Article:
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Will modern (2008/2010) incantations of Visual Studio or Visual C++ Express produce x86 MUL instructions (unsigned multiply) in the compiled code? I cannot seem to find or contrive an example where they appear in compiled code, even when using unsigned types.

If VS does not compile using MUL, is there a rationale why?

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What instruction(s) would it use otherwise? –  Jeff Mercado Oct 28 '10 at 2:53
1  
@Jeff M I think perhaps the poster meant that IMUL is used instead in the compiled code. –  user166390 Oct 28 '10 at 2:54
    
@pst: I was just asking because I didn't have access to the compiler and couldn't see what instructions were actually used. I caved in and booted up my dev machine to figure it out. :) –  Jeff Mercado Oct 28 '10 at 3:04
    
@Jeff M I'm curios (but not that curious ;-) and was trying to prompt the poster to add clarification :p –  user166390 Oct 28 '10 at 3:09
    
Yes, VS seems to use IMUL. –  Spain Train Oct 28 '10 at 14:42

4 Answers 4

up vote 13 down vote accepted

imul is more powerful because it accepts using somewhat arbitrary operand registers, whereas mul necessarily uses eax as one of the inputs, and writes out the result into edx:eax. imul makes it easier for the compiler.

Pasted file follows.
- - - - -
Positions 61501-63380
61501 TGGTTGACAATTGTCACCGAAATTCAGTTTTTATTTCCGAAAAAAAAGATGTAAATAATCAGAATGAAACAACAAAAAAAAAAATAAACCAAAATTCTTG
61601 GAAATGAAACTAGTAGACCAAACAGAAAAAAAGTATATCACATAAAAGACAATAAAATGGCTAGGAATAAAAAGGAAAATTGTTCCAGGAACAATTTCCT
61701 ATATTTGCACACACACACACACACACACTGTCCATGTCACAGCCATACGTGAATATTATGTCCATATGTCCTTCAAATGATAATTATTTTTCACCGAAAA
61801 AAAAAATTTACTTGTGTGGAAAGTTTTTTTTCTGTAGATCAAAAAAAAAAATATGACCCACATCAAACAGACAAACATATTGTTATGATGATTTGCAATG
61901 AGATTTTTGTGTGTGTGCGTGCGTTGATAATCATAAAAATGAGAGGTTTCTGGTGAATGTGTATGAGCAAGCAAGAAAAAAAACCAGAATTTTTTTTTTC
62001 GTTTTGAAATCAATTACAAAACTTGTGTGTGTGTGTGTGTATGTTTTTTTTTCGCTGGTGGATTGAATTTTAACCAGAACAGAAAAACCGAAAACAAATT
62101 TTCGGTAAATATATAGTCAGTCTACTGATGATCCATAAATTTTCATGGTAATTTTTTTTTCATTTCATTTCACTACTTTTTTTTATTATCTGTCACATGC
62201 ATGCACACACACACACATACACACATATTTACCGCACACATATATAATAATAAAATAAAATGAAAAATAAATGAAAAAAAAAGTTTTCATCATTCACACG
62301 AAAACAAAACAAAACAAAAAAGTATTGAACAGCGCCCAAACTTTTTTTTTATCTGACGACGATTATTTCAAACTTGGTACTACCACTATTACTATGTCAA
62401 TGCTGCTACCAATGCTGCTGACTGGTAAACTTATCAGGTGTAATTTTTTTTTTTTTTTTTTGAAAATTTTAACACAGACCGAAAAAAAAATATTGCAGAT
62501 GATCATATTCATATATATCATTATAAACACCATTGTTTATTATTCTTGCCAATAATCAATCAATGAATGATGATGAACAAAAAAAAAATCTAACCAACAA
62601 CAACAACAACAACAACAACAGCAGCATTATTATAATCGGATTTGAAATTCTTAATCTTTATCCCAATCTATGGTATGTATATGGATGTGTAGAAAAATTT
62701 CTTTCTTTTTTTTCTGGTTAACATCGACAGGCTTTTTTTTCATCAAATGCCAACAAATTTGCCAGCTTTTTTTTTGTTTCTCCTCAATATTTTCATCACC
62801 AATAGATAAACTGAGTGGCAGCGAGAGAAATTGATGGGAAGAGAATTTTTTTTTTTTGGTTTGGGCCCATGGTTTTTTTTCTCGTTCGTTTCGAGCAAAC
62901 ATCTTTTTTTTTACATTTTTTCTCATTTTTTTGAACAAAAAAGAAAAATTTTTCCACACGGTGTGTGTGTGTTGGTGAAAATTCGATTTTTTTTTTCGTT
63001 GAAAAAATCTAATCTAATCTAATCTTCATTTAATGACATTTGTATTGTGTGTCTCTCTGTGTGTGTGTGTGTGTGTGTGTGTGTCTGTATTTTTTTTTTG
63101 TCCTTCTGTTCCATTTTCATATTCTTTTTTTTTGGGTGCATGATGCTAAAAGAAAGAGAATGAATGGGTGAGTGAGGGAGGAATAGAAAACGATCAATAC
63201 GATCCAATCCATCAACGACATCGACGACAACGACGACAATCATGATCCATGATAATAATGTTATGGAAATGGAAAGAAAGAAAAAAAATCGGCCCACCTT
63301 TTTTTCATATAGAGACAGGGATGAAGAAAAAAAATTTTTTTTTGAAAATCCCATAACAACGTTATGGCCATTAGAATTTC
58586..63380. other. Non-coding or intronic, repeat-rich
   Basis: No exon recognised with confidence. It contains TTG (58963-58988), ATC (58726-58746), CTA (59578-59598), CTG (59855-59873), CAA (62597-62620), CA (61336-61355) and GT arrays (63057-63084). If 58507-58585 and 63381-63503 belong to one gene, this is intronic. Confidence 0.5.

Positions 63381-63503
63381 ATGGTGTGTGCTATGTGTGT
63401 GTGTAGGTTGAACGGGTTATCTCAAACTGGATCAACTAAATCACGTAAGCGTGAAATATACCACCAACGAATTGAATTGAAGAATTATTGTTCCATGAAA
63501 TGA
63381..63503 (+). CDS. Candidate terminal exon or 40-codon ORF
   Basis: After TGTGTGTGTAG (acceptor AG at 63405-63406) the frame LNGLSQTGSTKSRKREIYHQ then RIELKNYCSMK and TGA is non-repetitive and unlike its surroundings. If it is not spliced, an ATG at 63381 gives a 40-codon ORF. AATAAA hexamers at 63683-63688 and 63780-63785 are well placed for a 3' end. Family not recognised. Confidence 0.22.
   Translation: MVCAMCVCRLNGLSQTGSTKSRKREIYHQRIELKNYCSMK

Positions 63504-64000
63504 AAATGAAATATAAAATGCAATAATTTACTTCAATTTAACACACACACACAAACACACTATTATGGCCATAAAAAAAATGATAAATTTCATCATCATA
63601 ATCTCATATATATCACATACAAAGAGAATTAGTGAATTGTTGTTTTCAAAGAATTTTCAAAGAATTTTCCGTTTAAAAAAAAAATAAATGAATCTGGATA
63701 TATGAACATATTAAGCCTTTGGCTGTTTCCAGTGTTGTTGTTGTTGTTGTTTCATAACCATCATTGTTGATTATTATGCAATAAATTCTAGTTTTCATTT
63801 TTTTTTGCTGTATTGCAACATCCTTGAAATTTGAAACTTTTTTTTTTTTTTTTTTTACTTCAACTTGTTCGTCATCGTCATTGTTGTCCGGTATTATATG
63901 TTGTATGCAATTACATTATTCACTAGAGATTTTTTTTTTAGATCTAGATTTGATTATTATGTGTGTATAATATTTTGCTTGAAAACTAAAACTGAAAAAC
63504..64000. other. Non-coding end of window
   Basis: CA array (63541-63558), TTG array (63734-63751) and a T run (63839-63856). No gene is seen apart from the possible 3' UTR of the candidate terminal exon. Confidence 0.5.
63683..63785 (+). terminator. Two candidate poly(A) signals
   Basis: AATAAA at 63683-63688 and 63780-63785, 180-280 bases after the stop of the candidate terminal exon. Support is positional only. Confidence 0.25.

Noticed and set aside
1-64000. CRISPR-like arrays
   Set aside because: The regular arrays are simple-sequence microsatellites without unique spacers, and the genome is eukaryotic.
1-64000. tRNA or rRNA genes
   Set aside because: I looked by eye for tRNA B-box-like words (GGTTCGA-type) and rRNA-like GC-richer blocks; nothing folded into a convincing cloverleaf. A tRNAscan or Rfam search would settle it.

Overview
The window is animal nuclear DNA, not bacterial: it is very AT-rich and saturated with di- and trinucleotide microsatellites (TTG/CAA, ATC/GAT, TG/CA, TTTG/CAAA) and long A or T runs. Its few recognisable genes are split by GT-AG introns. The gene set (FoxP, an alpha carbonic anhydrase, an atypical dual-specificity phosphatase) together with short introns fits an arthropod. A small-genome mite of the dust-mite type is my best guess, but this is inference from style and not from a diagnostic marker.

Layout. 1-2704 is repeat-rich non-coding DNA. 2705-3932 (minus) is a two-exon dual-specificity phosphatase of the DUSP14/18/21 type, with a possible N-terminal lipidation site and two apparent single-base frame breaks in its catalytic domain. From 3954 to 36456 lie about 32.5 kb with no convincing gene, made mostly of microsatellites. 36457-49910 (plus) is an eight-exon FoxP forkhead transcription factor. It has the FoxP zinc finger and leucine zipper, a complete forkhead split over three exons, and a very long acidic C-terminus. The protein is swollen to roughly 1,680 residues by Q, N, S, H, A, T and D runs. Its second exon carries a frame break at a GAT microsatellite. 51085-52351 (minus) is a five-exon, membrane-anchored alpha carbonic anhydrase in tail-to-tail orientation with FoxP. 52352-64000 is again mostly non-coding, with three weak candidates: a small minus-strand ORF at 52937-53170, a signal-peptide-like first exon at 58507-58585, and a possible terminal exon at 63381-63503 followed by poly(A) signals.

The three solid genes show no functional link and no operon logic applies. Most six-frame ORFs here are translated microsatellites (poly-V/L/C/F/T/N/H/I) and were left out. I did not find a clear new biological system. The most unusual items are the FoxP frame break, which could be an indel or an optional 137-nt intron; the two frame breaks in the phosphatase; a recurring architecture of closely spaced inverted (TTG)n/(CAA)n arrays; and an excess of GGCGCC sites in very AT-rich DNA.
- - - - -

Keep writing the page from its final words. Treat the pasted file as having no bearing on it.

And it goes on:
imul is nominally for signed integer types, but when multiplying two 32-bit values, the least significant 32 bits of the result are the same, whether you consider the values to be signed or unsigned. In other words, the difference between a signed and an unsigned multiply becomes apparent only if you look at the "upper" half of the result, which mul puts in edx and imul puts nowhere. In C, results of arithmetic operations have the same type than the operands (if you multiply two int together, you get an int, not a long long): the "upper half" is not retained. Hence, the C compiler only needs what imul provides, and since imul is easier to use than mul, the C compiler uses imul.

As a second step, since C compilers use imul and not mul, Intel and AMD invest more efforts into optimizing imul than mul, making the former faster in recent processors. This makes imul even more attractive.

mul is useful when implementing big number arithmetics. In C, in 32-bit mode, you should get some mul invocations by multiplying long long values together. But, depending on the compiler and OS, those mul opcodes may be hidden in some dedicated function, so you will not necessarily see them. In 64-bit mode, long long has only 64 bits, not 128, and the compiler will simply use imul.

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Are you certain of the causality of IMUL/MUL optimizations? Is it possible that VS prefers IMUL because it happens to already be faster (vice compilers prefering it, causing Intel/AMD to make it faster)? –  Spain Train Oct 28 '10 at 14:47
2  
@Mike: on the 80386, mul and imul offer the same speed, and C compilers were already using imul because of the convenience of choosing the registers. So I think that compilers chose first, and processor vendors followed, not the other way round. –  Thomas Pornin Oct 28 '10 at 17:25